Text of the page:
The Amended Complaint alleges five causes of action. The First Cause of Action requests that this Court, pursuant to 5 U.S.C. § 706, set aside 42 C.F.R. § 405.531 and compel the Secretary to promulgate a rule requiring that payments to plaintiffs for radiology services be made in accordance with a fee schedule developed on a regional, statewide or carrier service area basis. (Am. Complaint, P 32). The Second and Third Causes of Action seek the same relief pursuant to 28 U.S.C. § 1361 and 42 U.S.C. §§ 1395(b) and 405(a), respectively. (Am. Complaint, PP 35, 40). The Fourth Cause of Action seeks review, pursuant to 42 U.S.C. §§ 405(g) and 1395ff, of the Secretary's determinations of the amounts paid to participating plaintiffs after April 1, 1989, and an order requiring the Secretary to redetermine the amount of these payments in accordance with a proper fee schedule. (Am. Complaint, P 44). The Amended Complaint specifically alleges as to the Fourth Cause of Action that exhaustion of administrative remedies would be futile because ". . . the Secretary would be bound by his own regulation . . . and would be without power to grant plaintiffs the relief they are seeking." (Am. Complaint, P 46). Finally, the Fifth Cause of Action seeks a declaratory judgment pursuant to 28 U.S.C. § 2201, declaring that 42 C.F.R. § 405.531 is invalid because it is in conflict with 42 U.S.C. § 1395m(b), and that 42 U.S.C. § 1395m(b) requires that payment for radiology services rendered after April 1, 1989, be calculated on a regional, statewide or carrier service area basis. (Am. Complaint, P 48).

 Defendants moved to dismiss the Amended Complaint for lack of subject matter jurisdiction, arguing that plaintiffs failed to exhaust the administrative remedies set forth in 42 U.S.C. § 405(b), which are applicable to the Medicare Act pursuant to 42 U.S.C. § 1395ff(b). In response, plaintiffs did not dispute that they have not exhausted or attempted to exhaust these administrative remedies. Rather, they claimed that no exhaustion requirement exists for their First, Second, Third and Fifth Causes of Action, and as to their Fourth Cause of Action, they alleged in the Amended Complaint that exhaustion would have been futile.

 On November 6, 1990, after defendants had filed their original motion to dismiss, Congress passed the Omnibus Budget Reconciliation Act of 1990 ("OBRA '90"). Section 4102(f) of OBRA '90 amended 42 U.S.C. § 1395m(b) to authorize the Secretary to develop a fee schedule for radiology services "on a regional, statewide, locality or carrier service area basis." (emphasis added). Moreover, Congress made this amendment effective "as if it were included in the enactment of [OBRA '87]." Thus, by adding "locality" to the statutorily authorized bases for developing radiology fee schedules, Congress removed the alleged discrepancy between 42 C.F.R. § 405.531 and 42 U.S.C. § 1395m(b)(1)(B), and made the change retroactive to cover any fee schedules established since the effective date of OBRA '87 (April 1, 1989), which encompasses all payments for radiologist services at issue in this lawsuit. Accordingly, defendants amended their motion to dismiss to allege, pursuant to Fed.R.Civ.P. 12(b)(6), that plaintiffs had failed to state a claim upon which relief could be granted.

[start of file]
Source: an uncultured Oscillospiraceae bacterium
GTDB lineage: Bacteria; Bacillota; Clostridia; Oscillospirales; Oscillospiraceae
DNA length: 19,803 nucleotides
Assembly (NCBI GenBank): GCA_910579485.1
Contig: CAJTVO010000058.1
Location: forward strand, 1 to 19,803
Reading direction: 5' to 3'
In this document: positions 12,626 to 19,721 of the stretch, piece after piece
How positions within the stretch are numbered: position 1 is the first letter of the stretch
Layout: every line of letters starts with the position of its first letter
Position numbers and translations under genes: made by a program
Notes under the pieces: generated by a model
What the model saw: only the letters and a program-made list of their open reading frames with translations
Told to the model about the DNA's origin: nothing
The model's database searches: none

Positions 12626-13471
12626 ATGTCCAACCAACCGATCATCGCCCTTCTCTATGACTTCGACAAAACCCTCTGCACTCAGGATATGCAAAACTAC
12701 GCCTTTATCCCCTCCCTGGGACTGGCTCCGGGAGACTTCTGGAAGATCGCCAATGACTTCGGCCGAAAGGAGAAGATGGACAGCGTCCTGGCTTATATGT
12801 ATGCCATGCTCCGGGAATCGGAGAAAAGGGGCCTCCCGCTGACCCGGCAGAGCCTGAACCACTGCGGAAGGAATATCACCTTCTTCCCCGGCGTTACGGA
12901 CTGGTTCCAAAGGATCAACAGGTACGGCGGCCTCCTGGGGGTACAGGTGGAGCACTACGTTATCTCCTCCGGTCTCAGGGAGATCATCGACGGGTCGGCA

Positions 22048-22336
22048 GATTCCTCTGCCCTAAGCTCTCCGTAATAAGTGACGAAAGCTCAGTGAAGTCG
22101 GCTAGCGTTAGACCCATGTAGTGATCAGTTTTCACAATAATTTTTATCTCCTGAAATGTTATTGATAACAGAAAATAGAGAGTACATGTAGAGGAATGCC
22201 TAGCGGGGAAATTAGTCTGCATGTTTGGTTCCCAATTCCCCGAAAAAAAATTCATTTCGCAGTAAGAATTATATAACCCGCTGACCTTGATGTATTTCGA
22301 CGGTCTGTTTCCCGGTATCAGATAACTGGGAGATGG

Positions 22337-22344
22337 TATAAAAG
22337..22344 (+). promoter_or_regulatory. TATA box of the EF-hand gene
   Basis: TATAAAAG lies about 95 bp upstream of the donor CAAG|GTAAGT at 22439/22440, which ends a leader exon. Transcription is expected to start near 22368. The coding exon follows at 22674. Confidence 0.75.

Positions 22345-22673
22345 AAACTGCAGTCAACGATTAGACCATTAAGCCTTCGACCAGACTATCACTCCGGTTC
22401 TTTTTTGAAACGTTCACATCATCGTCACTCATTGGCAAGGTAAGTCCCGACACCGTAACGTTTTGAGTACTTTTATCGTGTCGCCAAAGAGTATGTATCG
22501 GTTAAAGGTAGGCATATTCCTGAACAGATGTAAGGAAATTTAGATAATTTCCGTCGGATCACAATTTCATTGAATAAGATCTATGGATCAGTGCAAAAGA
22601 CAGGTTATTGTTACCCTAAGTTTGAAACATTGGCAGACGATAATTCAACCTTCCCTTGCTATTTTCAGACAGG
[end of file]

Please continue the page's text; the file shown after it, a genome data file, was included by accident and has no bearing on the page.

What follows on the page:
In response to defendants' amended motion, plaintiffs argue that before the passage of OBRA '90, they possessed statutory and contractual property rights to receive payment for the radiology services they had rendered pursuant to a fee schedule calculated "on a regional, statewide or carrier service area basis." Therefore, plaintiffs argue that the retroactive application of OBRA '90 to include "locality" as an additional basis for the development of fee schedules deprives them of their property without due process of law and constitutes a "taking" without just compensation, both in violation of the Fifth Amendment.


 I. Subject Matter Jurisdiction

 42 U.S.C. § 1395ff(b)(1) provides in relevant part:

 Any individual dissatisfied with a determination under subsection (a) of this section as to . . . (C) the amount of benefits under part A or part B of this subchapter . . . shall be entitled to a hearing thereon by the Secretary to the same extent as provided in section 405(b) of this title and to judicial review of the final decision after such hearing as is provided in section 405(g) of this title.

 Defendants argue that because plaintiffs have failed to exhaust this administrative procedure, this Court lacks subject matter jurisdiction. Defendants further argue that plaintiffs cannot avoid exhaustion by premising jurisdiction on a statute other than the Medicare Act, insofar as 42 U.S.C. § 405(h) provides that "no action against the United States, the Secretary, or any officer or employee thereof shall be brought under section 1331 or 1346 of Title 28 to recover on any claim arising under this subchapter[,]" and ". . . § 405(g), to the exclusion of 28 U.S.C. § 1331, is the sole avenue of relief for all 'claims arising under' the Medicare Act." Heckler v. Ringer, 466 U.S. 602, 615, 104 S. Ct. 2013, 80 L. Ed. 2d 622 (1984). Therefore, defendants argue that plaintiffs' claims must be dismissed for lack of subject matter jurisdiction

 Plaintiffs advance various arguments in response to defendants' Rule 12(b)(1) motion. First, plaintiffs argue that the administrative exhaustion requirement does not apply to all cases arising under the Medicare statute. Rather, under Bowen v. Michigan Academy of Family Physicians, 476 U.S. 667, 106 S. Ct. 2133, 90 L. Ed. 2d 623 (1986), the requirement applies only to challenges to the determination of the amount of benefits payable under the statute. (Plaintiffs' memo, at 10). In contrast, plaintiffs characterize this case as a challenge to the facial validity of the Secretary's regulations. Therefore, plaintiffs argue ...